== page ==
1. The Monomyth
Also called the hero's journey, in the monomyth you take your audience on a rollercoaster. This story structure is found in many folktales, myths and religious writings. The story centers around a hero, be it you or another character, that is called upon to leave their home and go on a difficult journey.
The hero moves from a known, comfortable place into an unknown land. After overcoming a great trial, the hero returns home with the spoils of battle, be it a reward or newfound wisdom.
Examples of the monomyth in modern stories are all around. Take Star Wars for one, where Luke -- a farmhand who's no good in a blaster fight -- grows to be a hero to save Leia and destroy the death star.
In the monomyth, you can share the tale of your journey and captivate your audience with the wisdom you gathered along the way. Then you overcome your final challenge and come home. You reflect on the lessons learned on your journey, sharing your newfound wisdom with your audience.
2. The Mountain
The mountain is a carefully crafted story used to build up tension and drama. It follows the monomyth in overcoming a big, final challenge, but doesn't necessarily have a happy ending. It's built on overcoming increasingly difficult challenges and knows multiple ups and downs.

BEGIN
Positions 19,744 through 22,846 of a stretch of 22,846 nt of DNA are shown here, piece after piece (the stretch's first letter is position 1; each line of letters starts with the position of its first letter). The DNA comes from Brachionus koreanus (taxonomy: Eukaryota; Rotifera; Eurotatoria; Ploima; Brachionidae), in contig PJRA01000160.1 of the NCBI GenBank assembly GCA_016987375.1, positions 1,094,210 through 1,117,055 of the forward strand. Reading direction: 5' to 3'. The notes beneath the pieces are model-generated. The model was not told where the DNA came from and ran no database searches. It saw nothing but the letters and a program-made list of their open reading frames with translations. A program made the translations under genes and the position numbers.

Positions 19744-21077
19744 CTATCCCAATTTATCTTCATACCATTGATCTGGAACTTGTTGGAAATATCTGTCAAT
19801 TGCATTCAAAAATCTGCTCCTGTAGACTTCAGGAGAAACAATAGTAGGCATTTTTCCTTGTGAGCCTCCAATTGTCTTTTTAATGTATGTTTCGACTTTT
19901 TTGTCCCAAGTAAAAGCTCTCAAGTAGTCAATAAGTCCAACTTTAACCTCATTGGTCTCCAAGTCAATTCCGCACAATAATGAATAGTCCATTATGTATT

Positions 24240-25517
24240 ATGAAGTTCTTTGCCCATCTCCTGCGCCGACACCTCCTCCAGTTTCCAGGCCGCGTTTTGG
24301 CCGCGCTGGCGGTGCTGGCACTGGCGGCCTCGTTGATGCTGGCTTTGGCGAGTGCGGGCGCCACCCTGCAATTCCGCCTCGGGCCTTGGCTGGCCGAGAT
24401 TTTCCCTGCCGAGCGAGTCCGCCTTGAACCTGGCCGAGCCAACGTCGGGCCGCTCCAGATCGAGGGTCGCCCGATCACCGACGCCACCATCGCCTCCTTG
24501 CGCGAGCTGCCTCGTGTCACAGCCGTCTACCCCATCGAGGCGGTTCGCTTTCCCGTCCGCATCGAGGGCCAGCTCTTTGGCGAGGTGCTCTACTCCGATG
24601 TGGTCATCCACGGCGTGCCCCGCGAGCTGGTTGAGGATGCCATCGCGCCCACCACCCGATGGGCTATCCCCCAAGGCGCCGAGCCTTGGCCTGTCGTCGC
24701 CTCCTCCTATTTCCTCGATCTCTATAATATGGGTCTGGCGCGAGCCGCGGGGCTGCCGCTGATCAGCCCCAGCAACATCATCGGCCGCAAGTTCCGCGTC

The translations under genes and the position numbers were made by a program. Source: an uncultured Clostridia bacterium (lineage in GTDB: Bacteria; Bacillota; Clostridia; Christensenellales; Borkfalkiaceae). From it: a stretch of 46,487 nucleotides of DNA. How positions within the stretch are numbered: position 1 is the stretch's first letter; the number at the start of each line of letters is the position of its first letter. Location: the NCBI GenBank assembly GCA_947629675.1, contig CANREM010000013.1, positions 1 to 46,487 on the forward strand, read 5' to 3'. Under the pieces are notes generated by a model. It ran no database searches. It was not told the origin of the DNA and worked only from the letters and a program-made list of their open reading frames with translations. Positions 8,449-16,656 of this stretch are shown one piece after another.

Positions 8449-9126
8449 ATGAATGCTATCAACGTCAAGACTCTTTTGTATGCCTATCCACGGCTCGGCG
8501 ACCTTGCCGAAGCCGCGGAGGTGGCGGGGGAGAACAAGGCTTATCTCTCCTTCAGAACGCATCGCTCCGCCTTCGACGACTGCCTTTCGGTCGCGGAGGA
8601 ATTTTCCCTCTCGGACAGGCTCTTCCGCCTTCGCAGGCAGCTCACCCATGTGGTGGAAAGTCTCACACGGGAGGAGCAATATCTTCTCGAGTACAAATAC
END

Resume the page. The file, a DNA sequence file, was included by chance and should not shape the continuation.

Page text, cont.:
If we zoom in on Star Wars, we see that Luke first must get his message to Obi-Wan, then he rescues princess Leia and finally he destroys the death star. In this time, Luke becomes more and more like the hero we need him to be for his final challenge.
In the mountain, you use your story to tell your audience a personal tale. You learn in steps, talk about the challenges you had to overcome, and build it up to a big finale to really drive your point home. It slowly builds up tension and delivers a satisfying conclusion to your audience.
Sparklines are a structuring tool to present your audience with an ideal world you want them to achieve. A lot of famous speeches are structured in this way. They take the what is and show you the what could be.